Research updates


The KARMA-DEP study, which investigates ketamine as an additional treatment to standard inpatient care for people suffering from acute depression will conclude in June 2018. The study, led by Professor Declan McLoughlin’s research team at St Patrick’s University Hospital began recruiting in September 2017.

Participants have a 50-50 chance of receiving either ketamine or midazolam infusions and all infusions are administered by consultant anaesthetist, Dr Enda Shanahan. Service users with unipolar or bipolar depression are invited to take part in this study and there are regular research team-led information sessions for service users within the hospital.

Results of this study will be available later this year once all participants have completed follow-up assessments. Due to the success of this trial it is likely that further studies involving ketamine as an adjunct treatment for acute depression will be developed at St Patrick’s Hospital in the future.


Recruitment for the AMBER-DEP study is ongoing. This study aims to investigate the effects of depression on autobiographical memory. This refers to personal memories about one’s own life acquired in the past. With the passage of time, such personal memories may begin to fade. However, it is not clear how the extent of this loss differs between healthy people and people with depression. Furthermore, it is not known how treatments used for depression affect memory. Such treatments include electroconvulsive treatment (ECT), a well-established and medically safe treatment for depression.

In the AMBER-Dep study, three groups of participants are compared on clinical measures of mood and memory over the course of four months; healthy participants (a measure of the effect of time on memory), participants with depression not receiving ECT (a measure of the effect of low mood on memory) and participants with depression receiving ECT (a measure of the effect of ECT on memory).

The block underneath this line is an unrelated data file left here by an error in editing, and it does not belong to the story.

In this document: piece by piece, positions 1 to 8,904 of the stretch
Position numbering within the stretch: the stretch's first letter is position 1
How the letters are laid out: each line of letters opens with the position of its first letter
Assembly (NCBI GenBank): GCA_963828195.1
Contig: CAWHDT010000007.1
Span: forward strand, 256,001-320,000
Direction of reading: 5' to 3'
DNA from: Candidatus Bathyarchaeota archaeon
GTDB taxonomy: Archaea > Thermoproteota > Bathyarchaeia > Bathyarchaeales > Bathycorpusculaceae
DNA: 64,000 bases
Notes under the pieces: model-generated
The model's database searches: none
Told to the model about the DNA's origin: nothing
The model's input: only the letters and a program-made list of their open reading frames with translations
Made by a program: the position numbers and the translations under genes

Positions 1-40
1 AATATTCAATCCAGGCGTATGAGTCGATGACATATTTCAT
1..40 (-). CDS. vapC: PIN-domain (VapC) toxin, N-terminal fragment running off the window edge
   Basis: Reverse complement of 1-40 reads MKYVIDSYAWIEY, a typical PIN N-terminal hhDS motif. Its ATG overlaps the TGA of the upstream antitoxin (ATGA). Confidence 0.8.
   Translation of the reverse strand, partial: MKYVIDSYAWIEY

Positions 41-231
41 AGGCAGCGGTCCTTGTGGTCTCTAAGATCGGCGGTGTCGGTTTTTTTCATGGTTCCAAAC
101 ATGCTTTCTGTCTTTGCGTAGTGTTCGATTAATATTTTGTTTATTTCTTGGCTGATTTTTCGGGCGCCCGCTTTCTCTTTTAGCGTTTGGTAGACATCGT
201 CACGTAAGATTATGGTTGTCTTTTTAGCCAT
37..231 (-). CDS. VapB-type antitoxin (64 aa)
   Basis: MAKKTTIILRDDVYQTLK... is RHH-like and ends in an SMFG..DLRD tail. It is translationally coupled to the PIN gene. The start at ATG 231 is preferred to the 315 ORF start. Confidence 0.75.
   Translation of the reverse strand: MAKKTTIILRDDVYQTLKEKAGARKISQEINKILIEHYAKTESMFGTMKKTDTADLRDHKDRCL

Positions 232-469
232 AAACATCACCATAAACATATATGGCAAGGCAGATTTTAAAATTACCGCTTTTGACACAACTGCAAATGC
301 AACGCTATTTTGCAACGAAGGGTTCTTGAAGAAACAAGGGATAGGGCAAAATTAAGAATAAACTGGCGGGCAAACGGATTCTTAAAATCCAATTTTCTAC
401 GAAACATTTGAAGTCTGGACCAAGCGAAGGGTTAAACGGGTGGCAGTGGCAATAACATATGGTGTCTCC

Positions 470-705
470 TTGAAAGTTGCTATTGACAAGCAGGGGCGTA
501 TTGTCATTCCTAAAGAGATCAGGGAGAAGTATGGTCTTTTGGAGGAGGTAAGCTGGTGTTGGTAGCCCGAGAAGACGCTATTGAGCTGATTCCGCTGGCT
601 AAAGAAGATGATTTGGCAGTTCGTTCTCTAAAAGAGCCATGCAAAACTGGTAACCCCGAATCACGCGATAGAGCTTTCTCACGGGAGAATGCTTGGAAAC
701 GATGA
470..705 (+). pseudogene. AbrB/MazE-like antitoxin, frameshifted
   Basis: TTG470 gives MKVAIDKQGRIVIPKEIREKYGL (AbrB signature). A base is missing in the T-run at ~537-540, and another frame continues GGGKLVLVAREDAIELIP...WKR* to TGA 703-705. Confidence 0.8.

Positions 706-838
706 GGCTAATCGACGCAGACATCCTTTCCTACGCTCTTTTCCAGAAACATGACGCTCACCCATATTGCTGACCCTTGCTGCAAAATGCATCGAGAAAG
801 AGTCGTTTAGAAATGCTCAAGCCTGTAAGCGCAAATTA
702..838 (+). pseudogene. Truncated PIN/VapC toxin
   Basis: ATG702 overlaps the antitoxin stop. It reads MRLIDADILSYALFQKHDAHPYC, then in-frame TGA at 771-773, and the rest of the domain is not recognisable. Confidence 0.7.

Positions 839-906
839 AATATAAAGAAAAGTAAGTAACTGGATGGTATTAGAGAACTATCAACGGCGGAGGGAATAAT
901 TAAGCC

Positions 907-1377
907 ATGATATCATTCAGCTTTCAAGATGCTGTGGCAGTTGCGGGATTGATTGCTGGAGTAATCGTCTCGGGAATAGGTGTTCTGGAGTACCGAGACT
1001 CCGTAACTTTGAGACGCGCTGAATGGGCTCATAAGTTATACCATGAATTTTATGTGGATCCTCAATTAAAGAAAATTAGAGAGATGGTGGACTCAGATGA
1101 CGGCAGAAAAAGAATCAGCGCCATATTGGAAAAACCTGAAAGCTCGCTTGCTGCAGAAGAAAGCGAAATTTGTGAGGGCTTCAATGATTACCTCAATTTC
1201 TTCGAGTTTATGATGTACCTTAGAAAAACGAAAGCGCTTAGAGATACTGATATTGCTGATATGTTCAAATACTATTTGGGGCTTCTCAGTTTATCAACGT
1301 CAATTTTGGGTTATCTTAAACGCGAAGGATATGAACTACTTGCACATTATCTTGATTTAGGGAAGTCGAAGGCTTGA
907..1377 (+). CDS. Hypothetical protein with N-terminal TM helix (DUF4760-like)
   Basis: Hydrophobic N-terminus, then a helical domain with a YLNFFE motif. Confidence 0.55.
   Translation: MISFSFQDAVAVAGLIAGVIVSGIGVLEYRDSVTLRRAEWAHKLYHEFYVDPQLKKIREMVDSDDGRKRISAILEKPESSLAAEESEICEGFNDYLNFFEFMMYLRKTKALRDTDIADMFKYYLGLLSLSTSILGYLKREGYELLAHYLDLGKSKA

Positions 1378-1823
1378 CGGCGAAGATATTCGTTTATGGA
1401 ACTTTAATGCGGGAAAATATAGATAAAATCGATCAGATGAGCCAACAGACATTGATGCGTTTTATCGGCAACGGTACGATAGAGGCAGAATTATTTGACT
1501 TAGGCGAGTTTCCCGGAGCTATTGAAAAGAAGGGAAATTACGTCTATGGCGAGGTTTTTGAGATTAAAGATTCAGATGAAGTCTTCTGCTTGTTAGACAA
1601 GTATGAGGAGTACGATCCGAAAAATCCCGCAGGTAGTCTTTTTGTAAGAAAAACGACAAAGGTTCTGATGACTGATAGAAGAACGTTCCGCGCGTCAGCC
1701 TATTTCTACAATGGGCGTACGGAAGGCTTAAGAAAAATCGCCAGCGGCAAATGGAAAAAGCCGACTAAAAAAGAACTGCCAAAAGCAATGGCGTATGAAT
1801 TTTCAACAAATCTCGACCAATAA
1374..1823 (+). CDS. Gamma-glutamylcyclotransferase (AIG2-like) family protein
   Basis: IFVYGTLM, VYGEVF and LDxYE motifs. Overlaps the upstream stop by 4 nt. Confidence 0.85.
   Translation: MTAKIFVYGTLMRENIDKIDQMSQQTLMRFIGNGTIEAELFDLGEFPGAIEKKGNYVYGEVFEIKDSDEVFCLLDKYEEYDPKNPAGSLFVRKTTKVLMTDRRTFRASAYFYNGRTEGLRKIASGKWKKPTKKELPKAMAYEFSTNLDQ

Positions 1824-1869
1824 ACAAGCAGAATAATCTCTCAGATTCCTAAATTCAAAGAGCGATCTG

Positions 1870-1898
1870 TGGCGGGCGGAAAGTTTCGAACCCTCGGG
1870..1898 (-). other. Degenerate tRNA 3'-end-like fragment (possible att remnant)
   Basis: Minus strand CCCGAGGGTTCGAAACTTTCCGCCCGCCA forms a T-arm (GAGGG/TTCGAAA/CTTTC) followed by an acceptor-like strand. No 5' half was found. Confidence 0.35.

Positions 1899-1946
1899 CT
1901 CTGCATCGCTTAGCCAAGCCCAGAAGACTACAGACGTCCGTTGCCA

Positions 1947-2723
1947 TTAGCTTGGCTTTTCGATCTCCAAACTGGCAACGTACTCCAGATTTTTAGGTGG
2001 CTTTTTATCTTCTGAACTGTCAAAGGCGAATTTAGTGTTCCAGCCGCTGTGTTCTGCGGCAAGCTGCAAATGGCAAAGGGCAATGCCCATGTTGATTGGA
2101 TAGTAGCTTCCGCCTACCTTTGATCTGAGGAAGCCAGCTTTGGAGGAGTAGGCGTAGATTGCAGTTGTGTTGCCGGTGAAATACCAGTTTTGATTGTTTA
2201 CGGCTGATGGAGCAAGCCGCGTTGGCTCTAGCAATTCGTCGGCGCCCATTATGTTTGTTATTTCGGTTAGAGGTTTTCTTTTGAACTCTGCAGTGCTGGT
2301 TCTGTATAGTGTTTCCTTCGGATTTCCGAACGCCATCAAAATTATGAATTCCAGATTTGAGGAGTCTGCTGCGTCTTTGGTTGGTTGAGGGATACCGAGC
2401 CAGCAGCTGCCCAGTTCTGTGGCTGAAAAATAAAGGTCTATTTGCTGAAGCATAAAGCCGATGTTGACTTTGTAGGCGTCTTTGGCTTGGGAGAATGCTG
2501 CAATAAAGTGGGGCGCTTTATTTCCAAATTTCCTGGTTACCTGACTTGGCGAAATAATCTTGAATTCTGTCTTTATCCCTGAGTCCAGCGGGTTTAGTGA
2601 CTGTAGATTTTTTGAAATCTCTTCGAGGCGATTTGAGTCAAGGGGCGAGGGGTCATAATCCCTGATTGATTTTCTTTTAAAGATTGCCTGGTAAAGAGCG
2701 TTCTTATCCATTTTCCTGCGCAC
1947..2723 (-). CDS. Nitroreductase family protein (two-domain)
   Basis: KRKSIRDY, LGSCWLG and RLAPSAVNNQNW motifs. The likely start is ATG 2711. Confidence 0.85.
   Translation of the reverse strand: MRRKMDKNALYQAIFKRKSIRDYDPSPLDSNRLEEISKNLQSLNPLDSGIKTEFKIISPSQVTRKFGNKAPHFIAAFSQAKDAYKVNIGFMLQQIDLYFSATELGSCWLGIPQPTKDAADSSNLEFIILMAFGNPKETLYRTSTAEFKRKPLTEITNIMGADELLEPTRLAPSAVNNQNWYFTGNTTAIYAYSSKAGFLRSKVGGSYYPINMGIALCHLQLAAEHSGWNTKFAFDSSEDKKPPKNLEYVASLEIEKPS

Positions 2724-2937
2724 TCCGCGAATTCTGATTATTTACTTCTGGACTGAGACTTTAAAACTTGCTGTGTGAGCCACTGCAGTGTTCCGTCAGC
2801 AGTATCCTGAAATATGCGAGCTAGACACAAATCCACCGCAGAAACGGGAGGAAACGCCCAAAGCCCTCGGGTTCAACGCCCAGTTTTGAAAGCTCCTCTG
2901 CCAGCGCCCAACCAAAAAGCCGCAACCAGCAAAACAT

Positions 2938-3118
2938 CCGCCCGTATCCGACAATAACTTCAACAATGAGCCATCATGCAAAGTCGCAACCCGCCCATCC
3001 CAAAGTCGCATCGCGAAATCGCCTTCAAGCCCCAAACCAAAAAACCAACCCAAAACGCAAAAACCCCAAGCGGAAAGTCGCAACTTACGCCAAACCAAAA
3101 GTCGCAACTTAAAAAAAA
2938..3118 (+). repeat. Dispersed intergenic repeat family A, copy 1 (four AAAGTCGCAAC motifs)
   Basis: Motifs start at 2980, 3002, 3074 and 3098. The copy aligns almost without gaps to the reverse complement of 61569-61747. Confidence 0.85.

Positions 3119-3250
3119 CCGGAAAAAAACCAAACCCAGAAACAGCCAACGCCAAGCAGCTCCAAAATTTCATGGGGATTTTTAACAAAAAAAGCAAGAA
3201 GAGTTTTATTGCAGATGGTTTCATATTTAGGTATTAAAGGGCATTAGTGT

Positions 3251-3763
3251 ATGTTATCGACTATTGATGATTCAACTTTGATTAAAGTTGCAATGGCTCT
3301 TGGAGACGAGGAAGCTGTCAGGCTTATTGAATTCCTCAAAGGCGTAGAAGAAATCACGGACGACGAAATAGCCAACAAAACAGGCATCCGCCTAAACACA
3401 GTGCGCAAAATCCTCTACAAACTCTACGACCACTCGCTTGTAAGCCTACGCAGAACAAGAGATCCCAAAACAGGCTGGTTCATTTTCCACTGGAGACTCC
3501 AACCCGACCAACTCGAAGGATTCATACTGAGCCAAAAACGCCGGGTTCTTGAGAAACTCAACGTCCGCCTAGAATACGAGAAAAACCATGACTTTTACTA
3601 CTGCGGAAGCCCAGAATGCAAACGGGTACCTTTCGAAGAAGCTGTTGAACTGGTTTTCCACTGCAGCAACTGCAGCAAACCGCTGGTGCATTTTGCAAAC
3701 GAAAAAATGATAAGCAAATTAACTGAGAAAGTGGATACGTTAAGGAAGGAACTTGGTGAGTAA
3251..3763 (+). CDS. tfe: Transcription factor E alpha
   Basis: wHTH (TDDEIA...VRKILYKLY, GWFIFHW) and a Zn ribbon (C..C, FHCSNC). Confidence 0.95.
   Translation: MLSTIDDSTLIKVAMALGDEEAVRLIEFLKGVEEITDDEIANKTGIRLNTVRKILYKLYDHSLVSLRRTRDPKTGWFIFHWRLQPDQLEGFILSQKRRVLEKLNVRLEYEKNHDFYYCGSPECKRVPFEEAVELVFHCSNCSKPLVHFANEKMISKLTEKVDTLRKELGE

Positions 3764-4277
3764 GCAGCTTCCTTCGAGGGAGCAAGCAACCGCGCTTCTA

Healthy volunteers are being recruited from the general population and depressed patients are being recruited in both St Patrick’s and St Patrick’s, Lucan (St Edmundsbury) hospitals.

Service users have been very enthusiastic to date about becoming involved in the study. The results of this study will improve our understanding of memory, depression and ECT and will help advances in the treatment for severe depression.


Prof Declan McLoughlin’s research team continues to conduct follow-up assessments with participants of the Kindred study. This study investigated the role that ketamine, a drug long established as an anaesthetic for children, may play in preventing relapse in those diagnosed with recurrent depressive disorder. Follow-up is due to be completed over the course of the summer, after which trial results will be available.

More information about the above studies can be found on

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